Born in 1810 in Warsaw, where he died in 1868. He came from a family of merchants.
During the years 1826-1830, he attended the State Rabbinical School, whose program was influenced by assimilationist trends.
In 1836, he opened a used bookshop, which quickly developed into a bookshop and lending library. His activities as a bookseller were not limited only to Warsaw: from 1841 to 1857, he was the co-owner of a bookshop in Suwalki. His publishing activities began in 1829, which by 1840 were in full swing. To begin with, Orgelbrand published translations of popular French novels, and over time he became one of the most important publishers in Warsaw.
In 1842, he founded the first magazine for rural audiences, titled Kmiotek (The Peasant), which was edited by Pawel Lesniewski. An illustrated weekly for rural audiences was published during the years 1860-1866 under that same title, also in Warsaw by M. Glucksberg, edited originally by J. K. Gregorowicz, and later by W. L. Anczyc. Poles respected Orgelbrand's publishing activities very highly because of his choice of works and the technical quality of the editions. In 1861, he opened a printing shop-the largest and most modern in all the Polish lands at that time. It included a printing shop, font casting shop, bindery and stereotyping shop.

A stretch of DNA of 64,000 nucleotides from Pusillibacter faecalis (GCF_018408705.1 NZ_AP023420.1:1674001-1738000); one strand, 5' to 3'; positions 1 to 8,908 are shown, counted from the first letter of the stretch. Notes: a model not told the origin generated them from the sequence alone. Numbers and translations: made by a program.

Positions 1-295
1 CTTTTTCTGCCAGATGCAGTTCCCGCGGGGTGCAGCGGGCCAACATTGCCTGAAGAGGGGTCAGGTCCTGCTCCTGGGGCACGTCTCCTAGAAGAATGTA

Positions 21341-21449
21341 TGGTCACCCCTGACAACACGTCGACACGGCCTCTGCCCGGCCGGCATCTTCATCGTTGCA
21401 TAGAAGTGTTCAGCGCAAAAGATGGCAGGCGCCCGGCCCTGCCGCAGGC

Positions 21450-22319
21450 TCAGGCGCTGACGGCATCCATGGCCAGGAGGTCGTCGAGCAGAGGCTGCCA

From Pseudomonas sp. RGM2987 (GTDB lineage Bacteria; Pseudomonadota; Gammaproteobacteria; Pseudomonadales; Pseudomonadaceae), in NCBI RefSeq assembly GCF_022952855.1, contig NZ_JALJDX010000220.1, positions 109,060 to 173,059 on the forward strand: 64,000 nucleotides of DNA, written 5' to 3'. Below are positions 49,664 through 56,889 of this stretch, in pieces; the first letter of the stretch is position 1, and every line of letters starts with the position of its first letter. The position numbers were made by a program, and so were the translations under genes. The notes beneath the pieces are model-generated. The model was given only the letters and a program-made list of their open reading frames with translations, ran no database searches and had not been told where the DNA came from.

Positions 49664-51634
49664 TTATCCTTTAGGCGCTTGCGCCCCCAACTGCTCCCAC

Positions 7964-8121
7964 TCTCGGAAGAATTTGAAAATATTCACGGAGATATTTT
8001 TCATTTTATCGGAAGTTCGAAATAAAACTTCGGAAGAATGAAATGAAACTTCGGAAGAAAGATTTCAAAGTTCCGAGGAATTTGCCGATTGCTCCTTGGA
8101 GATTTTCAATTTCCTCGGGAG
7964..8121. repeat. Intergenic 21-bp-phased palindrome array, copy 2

In 1858, he began his pioneering work on the publication of the monumental Encyklopedia Powszechna (Universal Encyclopedia), in which he engaged leading Polish scientists and writers. The project lasted ten years, and in the end totalled 28 volumes. The success of this publication encouraged him to publish abbreviated versions in 1872-1876 and 1879. He undertook other similar large-scale publications of scholarly works, such as Starozytna Polska (Ancient Poland), by M. Balinski and T. Lipinski (4 volumes); Pomnik do historii obyczajow w Polsce (Memorial to the History of Customs in Poland), by J. I. Kraszewski, Pismiennictwo Polski (Polish Writing), by W. A. Maciejowski (3 volumes), and the six-volume Biblioteka starozytnych pisarzy polskich (Library of Ancient Polish Authors), by K. W. Woycicki. Orgelbrand also published literature and literary translations.
Samuel Orgelbrand published a total of approximately 600 titles, of which 100 were in Hebrew. Those included the books of the Mishna and Gemara, and also a monumental twenty-volume edition of the Talmud babilonski (Babylonian Talmud), of which 5,000 copies were produced-a high print-run at that time. He is buried at the Jewish Cemetery in Warsaw.
After Orgelbrand's death, his sons Hipolit (1843-1920) and Mieczyslaw (1847-1903) ran the family business. In 1896-1897, it became the Towarzystwo Akcyjne S. Orgelbranda Synow (Joint Stock Company of S. Orgelbrand's Sons), which existed until 1919, when it was sold to the Kozianski printers in Krakow.
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